Since the building lacked modern fire fighting facilities, Seattle made major changes to its fire codes. However, the new rules are reported to have made many people homeless in the 1980s, since those living in low-income housing could not afford to make the mandated changes and hence deserted their houses. Even small hotels with single occupancy rooms could not adapt to the rules.
The arsonists were never caught, despite a large police inquiry.
Ponet Square Hotel
On September 13, 1970, a fire broke out in the Ponet Square Hotel at Pico Boulevard and Grand Avenue in Los Angeles, killing 19 people. After the fire, safety doors to enclosed stairwells—later known as "Ponet Doors", after the hotel—were installed in all pre-1943 residential structures of three stories or more in Los Angeles.
On December 20, 1970, a fire broke out in the 11-story Pioneer International on the corner of North Stone Avenue and Pennington Street in Tucson, Arizona, killing 28 people, including several children and teenagers, and injuring 27. 13 prominent Mexicans were among the dead, including two grandchildren of Ignacio Soto, a former governor of Sonora; the wife and five children of Francisco Luken, a Sonora police chief; and Jose Jesus Antillon, a top Mexican cardiologist.
The hotel had been built in 1929. The fire started on the sixth floor and spread rapidly through the hallways and staircases, trapping more than 60 people, but most escaped through windows. The majority of the occupants of the hotel at the time were attending three different banquets on the ground floor and those 650 or so people were easily evacuated. Of the 28 who died, 16 died of carbon monoxide poisoning, 7 from burns and 1 from smoke inhalation. One woman died after jumping from the seventh floor and three others died from jumping, one of them a small boy, who was found on the lower east wing roof. Two firemen were injured, including a fire captain who hung upside down on a 45-foot broken ladder for 25 minutes before being rescued.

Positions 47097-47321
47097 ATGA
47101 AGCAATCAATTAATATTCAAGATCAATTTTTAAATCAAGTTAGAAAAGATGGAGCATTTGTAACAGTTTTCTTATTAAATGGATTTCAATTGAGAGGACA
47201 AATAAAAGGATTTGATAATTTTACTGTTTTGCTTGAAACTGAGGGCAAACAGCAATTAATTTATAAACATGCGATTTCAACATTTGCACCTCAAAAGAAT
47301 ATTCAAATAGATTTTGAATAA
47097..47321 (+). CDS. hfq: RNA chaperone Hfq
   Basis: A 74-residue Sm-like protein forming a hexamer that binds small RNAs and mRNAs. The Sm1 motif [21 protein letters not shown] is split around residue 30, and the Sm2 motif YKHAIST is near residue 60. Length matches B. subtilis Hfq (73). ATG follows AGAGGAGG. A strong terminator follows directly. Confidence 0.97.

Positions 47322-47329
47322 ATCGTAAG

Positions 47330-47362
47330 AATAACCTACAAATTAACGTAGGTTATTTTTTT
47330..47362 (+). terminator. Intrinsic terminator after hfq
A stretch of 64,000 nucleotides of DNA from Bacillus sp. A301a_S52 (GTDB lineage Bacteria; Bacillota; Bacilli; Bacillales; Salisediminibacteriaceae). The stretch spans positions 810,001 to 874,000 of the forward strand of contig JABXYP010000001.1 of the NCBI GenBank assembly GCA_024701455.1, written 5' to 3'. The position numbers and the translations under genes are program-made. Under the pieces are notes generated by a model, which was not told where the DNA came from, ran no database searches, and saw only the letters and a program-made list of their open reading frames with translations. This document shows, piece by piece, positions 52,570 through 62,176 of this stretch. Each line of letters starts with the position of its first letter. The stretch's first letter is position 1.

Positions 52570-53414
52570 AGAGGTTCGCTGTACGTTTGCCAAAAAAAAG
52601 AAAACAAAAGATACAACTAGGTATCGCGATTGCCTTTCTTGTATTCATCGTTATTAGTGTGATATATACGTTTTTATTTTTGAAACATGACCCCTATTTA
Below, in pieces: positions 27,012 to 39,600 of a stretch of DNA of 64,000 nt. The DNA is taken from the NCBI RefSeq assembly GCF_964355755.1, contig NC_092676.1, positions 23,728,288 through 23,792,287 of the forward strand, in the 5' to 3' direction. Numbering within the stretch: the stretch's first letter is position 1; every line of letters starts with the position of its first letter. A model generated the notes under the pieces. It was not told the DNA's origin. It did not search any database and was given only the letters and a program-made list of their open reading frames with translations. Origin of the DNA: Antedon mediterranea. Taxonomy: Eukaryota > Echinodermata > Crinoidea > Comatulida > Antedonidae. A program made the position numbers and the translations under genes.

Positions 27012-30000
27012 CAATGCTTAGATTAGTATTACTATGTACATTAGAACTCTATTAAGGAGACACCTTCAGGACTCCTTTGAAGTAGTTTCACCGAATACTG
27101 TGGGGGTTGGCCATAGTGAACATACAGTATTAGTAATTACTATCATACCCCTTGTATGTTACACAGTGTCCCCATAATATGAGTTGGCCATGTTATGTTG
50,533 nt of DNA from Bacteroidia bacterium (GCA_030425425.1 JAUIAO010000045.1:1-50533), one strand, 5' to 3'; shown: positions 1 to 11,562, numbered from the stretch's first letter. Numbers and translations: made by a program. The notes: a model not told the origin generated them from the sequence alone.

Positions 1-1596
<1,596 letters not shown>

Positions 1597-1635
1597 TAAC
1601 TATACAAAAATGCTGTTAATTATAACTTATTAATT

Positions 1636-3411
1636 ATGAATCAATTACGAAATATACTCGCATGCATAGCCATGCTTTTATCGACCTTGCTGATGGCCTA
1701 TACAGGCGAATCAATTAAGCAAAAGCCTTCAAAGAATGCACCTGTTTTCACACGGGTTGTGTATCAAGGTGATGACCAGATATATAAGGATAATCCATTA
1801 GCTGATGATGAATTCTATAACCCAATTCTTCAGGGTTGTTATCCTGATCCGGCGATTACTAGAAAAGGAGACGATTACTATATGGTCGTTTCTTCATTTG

Although the hotel was supposed to be fireproof, synthetic carpeting, vinyl wall covering, painted doors and frames and open stairways fueled the spread of the fire, especially given that there were no sprinklers or smoke detectors. The fire was reported to be an arson attack and a 16-year-old, Louis C. Taylor, was charged with felony homicide and arson. He was found guilty of starting a fire in at least two places in the hotel and was imprisoned for life, although he never admitted causing the fire. He was released on April 2, 2013 after his conviction was called into question.